On September 11, 2001 a brilliant and insane plot was carried out to take down America. Not only were buildings destroyed and lives lost, but what was also shattered that day was the innocence of our nation.
After an initial rallying, we’ve had a rough go. Our reactions to our grief and anger have been varied and not necessarily effective in helping us move on. In fact I think a case could be made that as a nation we are still suffering from these attacks in a very unacknowledged way – similar to the way some military personnel struggle after seeing combat or a woman might react after being raped.
It’s called Post-Traumatic Stress.
Post-Traumatic Stress causes a shake-up in the sufferer’s ability to feel safe. People, situations, daily tasks that once seemed routine and benign can no longer be taken for granted. If untreated, this hyper-aroused state can cause, among other things, irritability, anger, blackouts or difficulty remembering things, increased tendency to being startled, and hyper-vigilance to threat. Think raising the terror alert system to orange.
Add to these the fact that PTSD symptoms can become chronic and you’ve fast forwarded to today in America. According to Medicinenet Chronic PTSD includes: “problems regulating feelings, which can result in explosive anger, or passive aggressive behaviors; persistent feelings of being completely different from others; feeling the perpetrator of trauma is all-powerful and preoccupation with either revenge against or allegiance with the perpetrator”.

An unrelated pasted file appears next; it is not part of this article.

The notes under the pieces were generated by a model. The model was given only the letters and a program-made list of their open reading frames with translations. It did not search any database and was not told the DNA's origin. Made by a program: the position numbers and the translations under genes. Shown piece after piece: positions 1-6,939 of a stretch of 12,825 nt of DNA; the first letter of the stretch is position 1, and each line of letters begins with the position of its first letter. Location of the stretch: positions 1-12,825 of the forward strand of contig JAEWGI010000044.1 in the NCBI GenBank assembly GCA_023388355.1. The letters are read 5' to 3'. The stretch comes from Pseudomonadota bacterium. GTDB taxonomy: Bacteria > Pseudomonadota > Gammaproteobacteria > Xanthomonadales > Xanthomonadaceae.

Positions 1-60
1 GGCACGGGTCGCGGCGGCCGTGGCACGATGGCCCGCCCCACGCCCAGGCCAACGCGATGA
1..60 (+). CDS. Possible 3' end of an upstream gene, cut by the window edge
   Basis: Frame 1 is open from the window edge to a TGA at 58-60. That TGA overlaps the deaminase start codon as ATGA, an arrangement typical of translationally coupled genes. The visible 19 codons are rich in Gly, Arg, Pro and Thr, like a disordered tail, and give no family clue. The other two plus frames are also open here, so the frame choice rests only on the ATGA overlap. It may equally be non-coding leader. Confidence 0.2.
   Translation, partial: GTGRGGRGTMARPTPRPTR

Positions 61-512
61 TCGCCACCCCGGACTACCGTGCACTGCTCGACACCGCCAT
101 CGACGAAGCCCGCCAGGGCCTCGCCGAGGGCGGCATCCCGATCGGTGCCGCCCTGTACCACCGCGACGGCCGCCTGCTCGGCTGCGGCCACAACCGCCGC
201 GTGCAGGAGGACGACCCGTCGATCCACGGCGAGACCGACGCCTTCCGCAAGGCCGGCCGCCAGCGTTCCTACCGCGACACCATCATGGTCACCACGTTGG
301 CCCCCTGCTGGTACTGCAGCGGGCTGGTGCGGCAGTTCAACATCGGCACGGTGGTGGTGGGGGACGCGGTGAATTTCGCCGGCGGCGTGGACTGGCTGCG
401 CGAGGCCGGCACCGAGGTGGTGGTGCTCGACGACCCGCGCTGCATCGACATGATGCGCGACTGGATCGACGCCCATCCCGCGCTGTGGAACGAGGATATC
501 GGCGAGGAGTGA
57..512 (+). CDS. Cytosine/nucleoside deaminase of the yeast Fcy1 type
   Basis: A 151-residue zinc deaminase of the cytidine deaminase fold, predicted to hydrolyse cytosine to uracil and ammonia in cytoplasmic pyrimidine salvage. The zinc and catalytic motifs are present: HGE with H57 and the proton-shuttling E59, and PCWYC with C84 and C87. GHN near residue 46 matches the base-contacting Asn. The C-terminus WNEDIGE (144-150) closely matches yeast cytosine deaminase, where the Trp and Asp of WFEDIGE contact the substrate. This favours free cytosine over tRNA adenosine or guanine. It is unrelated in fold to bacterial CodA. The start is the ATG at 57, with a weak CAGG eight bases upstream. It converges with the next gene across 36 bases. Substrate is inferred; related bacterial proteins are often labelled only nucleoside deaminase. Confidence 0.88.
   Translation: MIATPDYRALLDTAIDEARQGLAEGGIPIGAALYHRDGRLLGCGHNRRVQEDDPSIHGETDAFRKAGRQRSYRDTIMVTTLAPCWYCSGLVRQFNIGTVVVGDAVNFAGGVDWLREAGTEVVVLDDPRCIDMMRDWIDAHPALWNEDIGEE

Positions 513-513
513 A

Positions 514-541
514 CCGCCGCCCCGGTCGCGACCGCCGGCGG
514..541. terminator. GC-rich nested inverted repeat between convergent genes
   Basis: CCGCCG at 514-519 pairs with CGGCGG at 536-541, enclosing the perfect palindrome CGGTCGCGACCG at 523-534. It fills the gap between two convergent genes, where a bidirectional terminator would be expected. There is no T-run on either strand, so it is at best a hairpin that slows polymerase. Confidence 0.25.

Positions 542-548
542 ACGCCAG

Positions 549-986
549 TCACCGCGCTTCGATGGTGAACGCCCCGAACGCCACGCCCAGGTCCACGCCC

I think we’ve seen all of these symptoms. In our conversations with family, friends and perceived foes such as _____ (fill in your own blank: liberals, tea partiers, Republicans, Democrats, Muslims, Obama, Beck, Palin, Maddow, Fox News, Jon Stewart etc.). From the political machines that blast their messages, to the difficulties in enacting reasonable legislation, at our airports and our borders there is a tension, a fear, a sense of threat that is palpable.
The biggest challenge with PTSD is separating out unreasonable from reasonable fear. And that is what we have been struggling with ever since 9/11/01. There is reason to be fearful. But we have lost our ability to regulate this fear. Our take on whether that shadow is a sniper or a rapist or a terrorist is not always accurate.
So what to do about it?
Take back our power as a great nation. Take it back from the fear-mongerers in the media whose job it is to keep us worried so that we will keep tuning in. Take it back from the Koch brothers and similar behind the scenes players who have exploited our fears for their own purposes. Take it back from the political extremists who – while often having very valid points – are too fear-based and myopic to hold the nation together as a WHOLE.
September 11, 2001 showed us that this is serious.
Now we need to be serious about our recovery. We need to lead it and not just continue our knee-jerk reactions. Challenge yourself first. Work with good FACTS not divisive spin that sees a bomb in every baby carriage. Be open to hearing others who speak with reason – even if they have a different take on things. Manage your own symptoms.
Invite others to manage theirs. On the airwaves, on blogs, in the media, in our legislation. Communicate in a reasonable manner to those around you. Insist on hearing from reasonable leaders. Vote for reasonable representatives. Encourage reasonable laws. Respectfully, reasonably (and much more loudly) challenge unreasonableness where you find it.
Come on people. We are better than this. Now let’s start proving it.